Cattle losing adaptations to environmental stressors, MU researchers find

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Research highlights the need for cattle genetic tests that can look for the presence of specific adaptations, such as heat resistance. Read the research article at  https://doi.org/10.1371/journal.pgen.1009652 . Written by Austin Fitzgerald As a fourth-generation cattle farmer, Jared Decker knows that cattle suffer from health and productivity issues when they are taken from one environment--which the herd has spent generations adapting to--to a place with a different climate, a different elevation or even different grass. But as a researcher at the University of Missouri, Decker also sees an opportunity to use science to solve this problem, both to improve the welfare of cattle and to plug a leak in a nearly $50 billion industry in the U.S. “When I joined MU in 2013, I moved cattle from a family farm in New Mexico to my farm here in Missouri,” said Decker, an associate professor and Wurdack Chair in Animal Genomics at the College of Agriculture, Food and Natural Resources. “New Mexico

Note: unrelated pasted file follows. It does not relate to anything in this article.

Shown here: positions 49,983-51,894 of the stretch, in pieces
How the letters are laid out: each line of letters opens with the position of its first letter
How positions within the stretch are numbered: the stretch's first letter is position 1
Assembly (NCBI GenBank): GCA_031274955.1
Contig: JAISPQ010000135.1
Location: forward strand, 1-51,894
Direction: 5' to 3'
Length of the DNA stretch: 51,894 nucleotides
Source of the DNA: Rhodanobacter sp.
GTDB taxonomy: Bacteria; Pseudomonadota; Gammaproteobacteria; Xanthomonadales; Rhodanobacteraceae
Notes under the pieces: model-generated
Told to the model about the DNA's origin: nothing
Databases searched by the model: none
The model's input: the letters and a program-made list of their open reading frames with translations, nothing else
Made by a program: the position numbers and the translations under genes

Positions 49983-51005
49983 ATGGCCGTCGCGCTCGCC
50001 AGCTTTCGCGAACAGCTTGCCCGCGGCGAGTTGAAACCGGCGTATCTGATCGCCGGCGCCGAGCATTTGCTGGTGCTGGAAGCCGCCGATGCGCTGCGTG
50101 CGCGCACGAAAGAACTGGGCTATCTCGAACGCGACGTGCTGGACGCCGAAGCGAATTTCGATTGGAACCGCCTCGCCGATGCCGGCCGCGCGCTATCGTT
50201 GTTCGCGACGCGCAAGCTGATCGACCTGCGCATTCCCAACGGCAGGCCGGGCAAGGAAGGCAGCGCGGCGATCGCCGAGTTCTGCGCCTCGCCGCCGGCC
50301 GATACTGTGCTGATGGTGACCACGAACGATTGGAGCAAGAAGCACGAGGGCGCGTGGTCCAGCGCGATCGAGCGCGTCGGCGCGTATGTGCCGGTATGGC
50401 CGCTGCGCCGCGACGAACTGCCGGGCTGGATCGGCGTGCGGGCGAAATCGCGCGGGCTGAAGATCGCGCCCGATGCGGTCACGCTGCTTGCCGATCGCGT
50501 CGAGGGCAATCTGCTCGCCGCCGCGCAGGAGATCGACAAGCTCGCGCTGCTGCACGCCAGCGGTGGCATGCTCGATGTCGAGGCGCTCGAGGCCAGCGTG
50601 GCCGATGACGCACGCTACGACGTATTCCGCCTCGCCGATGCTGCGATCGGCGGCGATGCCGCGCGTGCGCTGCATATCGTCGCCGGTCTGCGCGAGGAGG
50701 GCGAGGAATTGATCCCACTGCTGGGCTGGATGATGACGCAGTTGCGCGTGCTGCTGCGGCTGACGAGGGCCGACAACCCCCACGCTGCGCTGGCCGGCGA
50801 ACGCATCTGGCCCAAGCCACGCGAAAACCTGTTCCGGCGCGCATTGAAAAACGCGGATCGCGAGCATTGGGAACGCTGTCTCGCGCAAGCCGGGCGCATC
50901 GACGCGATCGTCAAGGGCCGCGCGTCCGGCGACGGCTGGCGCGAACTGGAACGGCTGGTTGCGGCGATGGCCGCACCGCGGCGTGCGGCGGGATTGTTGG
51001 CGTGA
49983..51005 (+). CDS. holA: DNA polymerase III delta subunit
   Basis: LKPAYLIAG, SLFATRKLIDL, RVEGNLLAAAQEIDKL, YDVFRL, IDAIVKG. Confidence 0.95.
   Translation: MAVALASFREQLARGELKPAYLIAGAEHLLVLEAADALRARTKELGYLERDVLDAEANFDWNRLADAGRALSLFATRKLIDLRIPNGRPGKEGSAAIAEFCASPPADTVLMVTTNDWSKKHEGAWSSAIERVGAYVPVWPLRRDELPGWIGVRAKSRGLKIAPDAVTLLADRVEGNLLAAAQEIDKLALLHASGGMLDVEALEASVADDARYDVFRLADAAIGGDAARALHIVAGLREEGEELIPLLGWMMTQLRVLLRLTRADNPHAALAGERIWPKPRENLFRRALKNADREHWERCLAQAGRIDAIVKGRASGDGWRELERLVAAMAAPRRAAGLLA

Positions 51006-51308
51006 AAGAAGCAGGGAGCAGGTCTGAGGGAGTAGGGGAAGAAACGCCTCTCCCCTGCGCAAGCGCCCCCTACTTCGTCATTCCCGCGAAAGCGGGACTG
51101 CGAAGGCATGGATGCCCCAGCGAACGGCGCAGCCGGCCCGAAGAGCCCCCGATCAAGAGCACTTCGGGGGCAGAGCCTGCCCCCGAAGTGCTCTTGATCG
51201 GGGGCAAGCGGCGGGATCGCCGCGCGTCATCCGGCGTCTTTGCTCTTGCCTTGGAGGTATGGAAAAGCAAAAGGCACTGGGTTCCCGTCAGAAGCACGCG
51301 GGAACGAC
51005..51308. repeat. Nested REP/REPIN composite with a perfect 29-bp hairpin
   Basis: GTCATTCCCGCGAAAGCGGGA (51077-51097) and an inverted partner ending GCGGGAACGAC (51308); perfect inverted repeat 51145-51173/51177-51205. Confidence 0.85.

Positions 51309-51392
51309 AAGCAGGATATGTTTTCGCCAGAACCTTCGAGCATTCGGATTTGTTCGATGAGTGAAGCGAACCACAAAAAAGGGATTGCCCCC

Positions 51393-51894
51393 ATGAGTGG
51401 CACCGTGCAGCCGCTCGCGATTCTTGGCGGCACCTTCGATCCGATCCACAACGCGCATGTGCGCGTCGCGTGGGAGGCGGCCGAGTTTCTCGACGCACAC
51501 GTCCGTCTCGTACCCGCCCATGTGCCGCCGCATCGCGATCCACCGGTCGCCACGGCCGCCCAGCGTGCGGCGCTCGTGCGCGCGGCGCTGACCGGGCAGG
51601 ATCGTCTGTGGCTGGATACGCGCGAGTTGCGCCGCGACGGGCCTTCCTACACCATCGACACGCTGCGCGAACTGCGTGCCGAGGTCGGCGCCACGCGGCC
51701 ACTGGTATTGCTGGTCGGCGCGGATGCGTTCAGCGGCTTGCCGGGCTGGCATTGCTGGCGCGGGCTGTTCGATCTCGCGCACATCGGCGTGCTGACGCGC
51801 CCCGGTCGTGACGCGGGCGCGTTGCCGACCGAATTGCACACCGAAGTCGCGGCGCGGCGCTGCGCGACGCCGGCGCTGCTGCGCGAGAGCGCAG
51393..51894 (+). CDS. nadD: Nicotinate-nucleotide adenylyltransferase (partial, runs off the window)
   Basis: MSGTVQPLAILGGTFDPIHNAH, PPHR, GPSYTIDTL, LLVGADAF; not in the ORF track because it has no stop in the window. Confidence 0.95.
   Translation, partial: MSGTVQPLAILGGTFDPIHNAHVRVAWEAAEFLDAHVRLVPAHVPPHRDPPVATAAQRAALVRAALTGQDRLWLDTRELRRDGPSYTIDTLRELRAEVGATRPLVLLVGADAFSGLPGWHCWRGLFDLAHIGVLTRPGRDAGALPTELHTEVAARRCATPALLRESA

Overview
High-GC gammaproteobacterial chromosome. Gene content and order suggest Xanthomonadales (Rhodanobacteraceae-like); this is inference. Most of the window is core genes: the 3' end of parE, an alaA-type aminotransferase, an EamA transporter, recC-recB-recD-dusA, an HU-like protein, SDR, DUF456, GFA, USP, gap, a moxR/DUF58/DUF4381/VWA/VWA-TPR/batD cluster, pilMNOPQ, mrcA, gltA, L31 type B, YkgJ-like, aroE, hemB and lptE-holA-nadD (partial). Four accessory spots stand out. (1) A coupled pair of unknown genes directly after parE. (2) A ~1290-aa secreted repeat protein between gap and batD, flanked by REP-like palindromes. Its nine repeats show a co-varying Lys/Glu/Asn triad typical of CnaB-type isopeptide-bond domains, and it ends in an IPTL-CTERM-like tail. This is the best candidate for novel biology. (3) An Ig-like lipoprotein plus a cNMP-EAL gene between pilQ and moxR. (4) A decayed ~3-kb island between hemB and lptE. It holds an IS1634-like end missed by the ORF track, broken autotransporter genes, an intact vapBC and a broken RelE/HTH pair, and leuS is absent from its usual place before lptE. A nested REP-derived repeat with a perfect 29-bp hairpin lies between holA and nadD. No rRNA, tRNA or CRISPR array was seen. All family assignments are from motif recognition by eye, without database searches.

Brangus Journal: Hair Shedding Scores in Brangus Cattle

 You can visit the Brangus Journal to read an article Harly Durbin and Jared Decker wrote about hair shedding scores in Brangus cattle.  https://issuu.com/gobrangus/docs/2021_april_brangus_journal-compressed_2/26